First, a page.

This, despite the fact that, incarcerated women are among the most vulnerable people, according to the American College of Obstetricians and Gynecologists. In the GAO report’s terms, incarcerated women: “often have medical and mental health conditions that make their pregnancies a high risk for adverse outcomes, which is compounded by inconsistent access to adequate, quality pregnancy care and nutrition while in custody.”

Notably, the report found that the BOP and U.S. Marshals’ policies failed to satisfy the national standards — to say nothing of the gaps that may exist between written policy and the care that is, in fact, provided. Read More

Up close shot of an orange prison jumpsuit

COVID-19 and Women in the US Criminal Legal System

By Cynthia Golembeski, Carolyn Sufrin, Brie Williams, Precious Bedell, Sherry Glied, Ingrid Binswanger, Donna Hylton, Tyler Winkelman, and Jaimie Meyer

Health and economic inequities exacerbated by the COVID-19 pandemic disproportionately harm women, and particularly women of color, involved in the criminal legal system.

Structural racism, sexism, poverty, substandard healthcare in jails and prisons, and the health effects of incarceration worsen women’s health. The pandemic only compounds these effects. Often overlooked or less visible, incarcerated women are at significantly increased risk of acquiring infectious illness, including COVID-19.

Alternatives to incarceration, and care continuity for chronic health conditions, including substance-use and psychiatric disorders, which disproportionately affect women, are necessary within the current pandemic and beyond.

Read More

Austin, Tx/USA - May 23, 2020: Family members of prisoners held in the state prison system demonstrate at the Governor's Mansion for their release on parole due to the danger of Covid-19 in prisons.

Jails and COVID-19: An Overlooked Public Health Crisis in Philadelphia

By Katherine Zuk

Since the start of the pandemic, jails and prisons have continuously struggled to stop the spread of COVID-19 cases.

The novel coronavirus has been ravaging the U.S. since late February, with over 6 million cases and 185,092 deaths. Emerging data shows alarmingly high rates of COVID-19 in jails and prisons nationwide, including over 85% of inmates testing positive at two facilities in Ohio. As of September 3, there have been at least 180,045 cases and 928 deaths in prisons alone – and many fear these numbers are severely underreported.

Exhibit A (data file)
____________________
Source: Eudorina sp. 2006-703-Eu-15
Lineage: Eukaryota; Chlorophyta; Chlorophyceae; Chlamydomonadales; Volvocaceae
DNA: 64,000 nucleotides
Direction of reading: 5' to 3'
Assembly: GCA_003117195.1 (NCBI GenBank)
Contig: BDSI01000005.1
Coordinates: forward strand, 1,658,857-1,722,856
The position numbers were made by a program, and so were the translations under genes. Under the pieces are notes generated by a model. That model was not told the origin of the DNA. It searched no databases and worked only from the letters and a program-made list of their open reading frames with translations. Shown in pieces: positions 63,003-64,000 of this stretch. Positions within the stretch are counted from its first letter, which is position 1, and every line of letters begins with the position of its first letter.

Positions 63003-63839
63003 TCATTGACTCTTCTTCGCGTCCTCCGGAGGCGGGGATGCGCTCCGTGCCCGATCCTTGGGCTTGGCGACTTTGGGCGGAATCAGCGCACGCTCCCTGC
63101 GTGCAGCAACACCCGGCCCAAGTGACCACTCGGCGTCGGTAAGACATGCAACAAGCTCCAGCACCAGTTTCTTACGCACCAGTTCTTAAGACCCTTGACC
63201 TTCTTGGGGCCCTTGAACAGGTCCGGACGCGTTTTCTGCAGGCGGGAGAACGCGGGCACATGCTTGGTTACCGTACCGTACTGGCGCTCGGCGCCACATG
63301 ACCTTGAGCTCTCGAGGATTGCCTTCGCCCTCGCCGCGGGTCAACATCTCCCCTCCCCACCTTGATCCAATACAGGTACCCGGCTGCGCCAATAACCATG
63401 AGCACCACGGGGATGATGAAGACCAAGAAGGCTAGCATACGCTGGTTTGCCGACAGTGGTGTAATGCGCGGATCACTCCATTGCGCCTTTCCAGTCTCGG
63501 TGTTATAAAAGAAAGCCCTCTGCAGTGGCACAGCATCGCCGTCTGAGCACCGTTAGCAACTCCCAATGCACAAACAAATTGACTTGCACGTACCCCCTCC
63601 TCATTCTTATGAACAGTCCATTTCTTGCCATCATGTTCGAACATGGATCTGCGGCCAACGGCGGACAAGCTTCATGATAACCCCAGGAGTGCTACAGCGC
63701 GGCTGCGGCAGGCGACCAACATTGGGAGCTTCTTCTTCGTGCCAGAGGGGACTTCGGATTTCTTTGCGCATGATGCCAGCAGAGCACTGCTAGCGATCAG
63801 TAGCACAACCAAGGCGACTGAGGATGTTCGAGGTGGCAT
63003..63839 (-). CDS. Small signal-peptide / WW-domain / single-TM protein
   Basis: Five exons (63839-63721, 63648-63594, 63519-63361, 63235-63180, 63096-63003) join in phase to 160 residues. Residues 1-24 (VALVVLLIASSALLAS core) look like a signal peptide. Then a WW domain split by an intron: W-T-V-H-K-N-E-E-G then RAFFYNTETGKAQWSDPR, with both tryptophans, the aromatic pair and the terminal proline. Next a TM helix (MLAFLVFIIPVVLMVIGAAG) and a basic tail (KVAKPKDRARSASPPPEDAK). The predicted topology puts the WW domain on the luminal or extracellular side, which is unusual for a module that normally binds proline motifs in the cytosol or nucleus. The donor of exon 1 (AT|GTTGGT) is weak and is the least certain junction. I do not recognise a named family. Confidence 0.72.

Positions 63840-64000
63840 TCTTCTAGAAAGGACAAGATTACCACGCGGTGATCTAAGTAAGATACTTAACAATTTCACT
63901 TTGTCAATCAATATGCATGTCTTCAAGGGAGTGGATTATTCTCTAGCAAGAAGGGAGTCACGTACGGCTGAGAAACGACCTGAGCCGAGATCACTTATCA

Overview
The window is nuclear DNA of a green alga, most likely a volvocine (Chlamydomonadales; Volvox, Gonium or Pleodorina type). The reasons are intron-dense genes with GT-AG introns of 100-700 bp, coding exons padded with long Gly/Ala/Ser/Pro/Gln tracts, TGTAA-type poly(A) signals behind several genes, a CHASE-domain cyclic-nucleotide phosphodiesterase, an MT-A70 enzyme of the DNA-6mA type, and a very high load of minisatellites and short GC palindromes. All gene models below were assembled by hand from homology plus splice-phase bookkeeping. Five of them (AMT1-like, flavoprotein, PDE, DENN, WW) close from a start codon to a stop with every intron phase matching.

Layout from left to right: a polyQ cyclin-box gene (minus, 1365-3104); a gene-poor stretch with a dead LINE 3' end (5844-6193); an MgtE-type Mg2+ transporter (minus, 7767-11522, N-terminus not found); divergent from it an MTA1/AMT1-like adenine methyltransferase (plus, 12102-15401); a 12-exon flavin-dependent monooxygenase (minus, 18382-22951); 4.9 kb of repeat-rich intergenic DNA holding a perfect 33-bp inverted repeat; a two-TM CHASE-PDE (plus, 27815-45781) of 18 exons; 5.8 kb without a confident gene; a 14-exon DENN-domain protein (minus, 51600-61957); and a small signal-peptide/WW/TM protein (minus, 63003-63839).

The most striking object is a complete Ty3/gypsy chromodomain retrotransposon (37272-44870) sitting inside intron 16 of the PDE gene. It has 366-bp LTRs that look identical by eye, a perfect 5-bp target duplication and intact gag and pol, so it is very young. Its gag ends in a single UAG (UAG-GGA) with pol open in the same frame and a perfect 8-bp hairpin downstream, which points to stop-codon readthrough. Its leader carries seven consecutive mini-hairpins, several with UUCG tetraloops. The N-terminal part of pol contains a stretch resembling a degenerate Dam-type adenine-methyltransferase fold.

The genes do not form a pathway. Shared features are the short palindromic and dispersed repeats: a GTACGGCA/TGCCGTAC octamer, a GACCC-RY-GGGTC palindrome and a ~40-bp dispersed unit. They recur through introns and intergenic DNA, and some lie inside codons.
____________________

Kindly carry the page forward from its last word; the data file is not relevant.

Philadelphia offers an unfortunate case study.

Read More

corridor with hospital beds

Hospitals Bear the Costs of Detention and Incarceration

By Blake N. Shultz and Pooja Agrawal

While individuals with recent criminal justice involvement represent only 4.2% of the population, they make up 8.5% of all emergency department (ED) expenditures, which translates to an additional $5.2 billion in annual spending across the health care sector.

The federal government has complete control over access to medical care for incarcerated individuals and immigrants in detention facilities, and is primarily responsible for the quality of the sanitation, nutrition, and shelter accommodations. Despite this level of control, conditions in many detention facilities and prisons are exceptionally poor.

Over eighty percent of recently released prisoners are uninsured, and upon re-entry into society they struggle to obtain quality medical care for both pre-existing conditions and those that may have been caused or exacerbated by detention.  As they often do not have a medical home, upon release many will present to emergency departments (EDs) for their health care needs, and, because of the low rates of insurance coverage, hospitals are left to pick up the bill for the gaps in care created by the government’s deficiencies.

The disaggregation of government detention facilities and financial responsibility for downstream health care costs of released individuals creates a “regulatory moral hazard,” in which the government has little incentive to invest in the health and health care of incarcerated and detained individuals. In the absence of federal reform incentivizing investment and reducing cost-shifting to the health care sector, hospital systems should build interdisciplinary care teams focused on formerly incarcerated and detained individuals while investing in comprehensive, community-based health care.

Read More